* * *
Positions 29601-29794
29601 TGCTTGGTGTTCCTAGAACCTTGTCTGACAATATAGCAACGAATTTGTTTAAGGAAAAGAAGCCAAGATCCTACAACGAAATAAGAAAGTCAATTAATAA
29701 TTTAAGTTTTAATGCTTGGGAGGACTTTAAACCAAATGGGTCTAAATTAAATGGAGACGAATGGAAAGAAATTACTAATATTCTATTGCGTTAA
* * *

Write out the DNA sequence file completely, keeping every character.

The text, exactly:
Positions 29601-29794
29601 TGCTTGGTGTTCCTAGAACCTTGTCTGACAATATAGCAACGAATTTGTTTAAGGAAAAGAAGCCAAGATCCTACAACGAAATAAGAAAGTCAATTAATAA
29701 TTTAAGTTTTAATGCTTGGGAGGACTTTAAACCAAATGGGTCTAAATTAAATGGAGACGAATGGAAAGAAATTACTAATATTCTATTGCGTTAA